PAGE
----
• Students may use no more than two courses from their major department.
  • Students must include courses from at least three departments in the minor.
  • Students are not required to take BIOL 161, but it is highly recommended and serves as the prerequisite for many cellular/molecular approach course options.

Frequently Asked Questions

There is no one course that is the ‘best’ first neuroscience course for every student. For many students, intermediate-level psychology (e.g., PSYC 221: Physiology & Behavior) or biology (e.g., BIOL 269: Neurobiology), along with a background in one or more foundational STEM disciplines (e.g., BIOL 161 or CHEM 181) is a good place to start.

Introduction to Neuroscience (NEUR 110) is another entry point, which emphasizes connections between neuroscience concepts and other STEM disciplines. It is designed for first-year students and others who have not previously completed other introductory life science courses (e.g., BIOL 161 or CHEM 181) or intermediate courses with a neuroscience focus (e.g., PSYC 221 or BIOL 269). NEUR 110 counts for the neuroscience major and minor, but it is not required for either program.

Finally, you can always contact a neuroscience advising faculty member to help find a course that is well-suited to your own unique background and interests.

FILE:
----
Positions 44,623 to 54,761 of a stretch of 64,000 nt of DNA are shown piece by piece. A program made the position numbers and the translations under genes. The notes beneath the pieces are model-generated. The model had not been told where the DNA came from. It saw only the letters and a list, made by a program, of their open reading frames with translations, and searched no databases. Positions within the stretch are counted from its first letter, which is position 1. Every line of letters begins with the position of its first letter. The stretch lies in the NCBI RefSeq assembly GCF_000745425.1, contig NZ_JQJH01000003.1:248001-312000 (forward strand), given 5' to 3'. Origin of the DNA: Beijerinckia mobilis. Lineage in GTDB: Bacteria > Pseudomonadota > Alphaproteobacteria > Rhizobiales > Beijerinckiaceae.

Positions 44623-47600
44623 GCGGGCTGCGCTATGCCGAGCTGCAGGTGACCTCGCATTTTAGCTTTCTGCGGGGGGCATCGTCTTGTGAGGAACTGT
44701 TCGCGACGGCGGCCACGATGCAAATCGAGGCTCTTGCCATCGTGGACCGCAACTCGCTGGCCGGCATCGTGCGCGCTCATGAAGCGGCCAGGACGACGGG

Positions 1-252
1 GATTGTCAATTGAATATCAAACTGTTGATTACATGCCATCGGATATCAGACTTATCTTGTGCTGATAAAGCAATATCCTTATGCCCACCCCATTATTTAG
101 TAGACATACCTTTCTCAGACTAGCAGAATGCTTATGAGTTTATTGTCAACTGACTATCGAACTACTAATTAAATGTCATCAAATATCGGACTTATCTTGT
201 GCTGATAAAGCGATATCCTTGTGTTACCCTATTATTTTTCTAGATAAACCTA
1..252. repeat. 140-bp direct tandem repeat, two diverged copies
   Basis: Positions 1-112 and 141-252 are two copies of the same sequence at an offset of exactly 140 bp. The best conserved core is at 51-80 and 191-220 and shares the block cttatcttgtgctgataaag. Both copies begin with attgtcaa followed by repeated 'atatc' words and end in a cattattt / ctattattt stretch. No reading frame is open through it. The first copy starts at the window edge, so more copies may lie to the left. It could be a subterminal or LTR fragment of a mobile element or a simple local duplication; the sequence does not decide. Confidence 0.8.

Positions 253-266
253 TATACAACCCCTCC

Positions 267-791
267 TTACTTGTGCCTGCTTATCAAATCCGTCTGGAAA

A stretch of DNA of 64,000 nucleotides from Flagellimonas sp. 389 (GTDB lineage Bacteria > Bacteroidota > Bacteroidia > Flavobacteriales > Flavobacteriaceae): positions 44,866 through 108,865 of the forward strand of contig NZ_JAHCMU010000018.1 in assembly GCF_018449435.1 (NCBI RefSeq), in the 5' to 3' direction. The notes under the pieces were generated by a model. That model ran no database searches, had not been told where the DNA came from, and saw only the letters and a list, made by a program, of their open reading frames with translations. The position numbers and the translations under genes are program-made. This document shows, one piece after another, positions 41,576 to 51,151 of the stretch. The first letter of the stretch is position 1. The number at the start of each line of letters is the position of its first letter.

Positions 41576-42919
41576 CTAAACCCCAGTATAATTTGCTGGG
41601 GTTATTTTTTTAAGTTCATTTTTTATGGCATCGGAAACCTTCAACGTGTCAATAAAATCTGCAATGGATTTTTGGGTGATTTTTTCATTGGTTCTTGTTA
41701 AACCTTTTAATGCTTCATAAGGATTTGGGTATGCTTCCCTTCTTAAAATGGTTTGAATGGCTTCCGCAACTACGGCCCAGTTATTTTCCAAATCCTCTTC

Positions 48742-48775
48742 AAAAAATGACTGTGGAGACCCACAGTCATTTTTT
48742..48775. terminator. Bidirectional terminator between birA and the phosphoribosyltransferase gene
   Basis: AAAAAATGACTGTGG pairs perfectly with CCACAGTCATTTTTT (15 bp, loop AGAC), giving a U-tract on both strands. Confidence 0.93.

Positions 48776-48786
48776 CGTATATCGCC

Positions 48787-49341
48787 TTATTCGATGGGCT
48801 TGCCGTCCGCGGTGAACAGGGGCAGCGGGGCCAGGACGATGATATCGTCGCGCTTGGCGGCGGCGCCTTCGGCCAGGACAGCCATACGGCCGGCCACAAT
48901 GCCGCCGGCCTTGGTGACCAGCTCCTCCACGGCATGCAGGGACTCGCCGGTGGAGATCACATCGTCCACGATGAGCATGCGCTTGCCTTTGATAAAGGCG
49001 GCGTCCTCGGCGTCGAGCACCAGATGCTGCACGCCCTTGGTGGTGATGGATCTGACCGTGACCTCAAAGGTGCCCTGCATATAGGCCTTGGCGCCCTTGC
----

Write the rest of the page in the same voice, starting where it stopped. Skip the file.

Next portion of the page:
Students are eligible to declare a neuroscience major or minor after completing at least one Foundations in STEM course and one Intermediate or Additional Neuroscience course. Alternatively, students who have completed Introduction to Neuroscience (NEUR 110) are eligible to declare a neuroscience major or minor.

The neuroscience minor can be paired with any major at the College. To date, neuroscience minors have majored in biology, chemistry, computer science, economics, health studies, mathematics, music, philosophy, physics, psychology and sociology.

Yes! Courses used for the neuroscience major or minor can also be used to fulfill common area requirements.

Yes!  Students in the neuroscience program have participated successfully in these programs.  Study abroad students are able to complete some of their neuroscience coursework at other institutions with prior approval from the Neuroscience Director.

So many things! The Careers in Neuroscience page hosted by the Princeton Neuroscience Institute has an excellent list of possible careers to pursue with a neuroscience degree.